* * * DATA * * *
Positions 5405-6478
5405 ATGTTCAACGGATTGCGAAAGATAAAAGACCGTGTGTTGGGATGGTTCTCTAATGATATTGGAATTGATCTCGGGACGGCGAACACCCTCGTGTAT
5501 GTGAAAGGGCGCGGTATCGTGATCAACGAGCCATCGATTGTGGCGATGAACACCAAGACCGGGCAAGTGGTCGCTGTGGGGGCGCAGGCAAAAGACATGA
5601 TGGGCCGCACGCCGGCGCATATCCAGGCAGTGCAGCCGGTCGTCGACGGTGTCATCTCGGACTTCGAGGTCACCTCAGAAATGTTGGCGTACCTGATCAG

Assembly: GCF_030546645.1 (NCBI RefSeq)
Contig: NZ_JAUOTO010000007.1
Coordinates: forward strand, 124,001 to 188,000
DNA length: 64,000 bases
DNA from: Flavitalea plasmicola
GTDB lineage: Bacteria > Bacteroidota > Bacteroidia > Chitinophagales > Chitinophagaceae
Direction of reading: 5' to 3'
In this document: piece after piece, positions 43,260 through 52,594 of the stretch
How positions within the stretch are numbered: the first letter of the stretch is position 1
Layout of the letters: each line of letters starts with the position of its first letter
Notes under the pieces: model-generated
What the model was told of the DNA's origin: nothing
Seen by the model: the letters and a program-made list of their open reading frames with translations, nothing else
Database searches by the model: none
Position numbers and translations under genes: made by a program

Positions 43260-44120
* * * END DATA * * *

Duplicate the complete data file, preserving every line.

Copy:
Positions 5405-6478
5405 ATGTTCAACGGATTGCGAAAGATAAAAGACCGTGTGTTGGGATGGTTCTCTAATGATATTGGAATTGATCTCGGGACGGCGAACACCCTCGTGTAT
5501 GTGAAAGGGCGCGGTATCGTGATCAACGAGCCATCGATTGTGGCGATGAACACCAAGACCGGGCAAGTGGTCGCTGTGGGGGCGCAGGCAAAAGACATGA
5601 TGGGCCGCACGCCGGCGCATATCCAGGCAGTGCAGCCGGTCGTCGACGGTGTCATCTCGGACTTCGAGGTCACCTCAGAAATGTTGGCGTACCTGATCAG

Assembly: GCF_030546645.1 (NCBI RefSeq)
Contig: NZ_JAUOTO010000007.1
Coordinates: forward strand, 124,001 to 188,000
DNA length: 64,000 bases
DNA from: Flavitalea plasmicola
GTDB lineage: Bacteria > Bacteroidota > Bacteroidia > Chitinophagales > Chitinophagaceae
Direction of reading: 5' to 3'
In this document: piece after piece, positions 43,260 through 52,594 of the stretch
How positions within the stretch are numbered: the first letter of the stretch is position 1
Layout of the letters: each line of letters starts with the position of its first letter
Notes under the pieces: model-generated
What the model was told of the DNA's origin: nothing
Seen by the model: the letters and a program-made list of their open reading frames with translations, nothing else
Database searches by the model: none
Position numbers and translations under genes: made by a program

Positions 43260-44120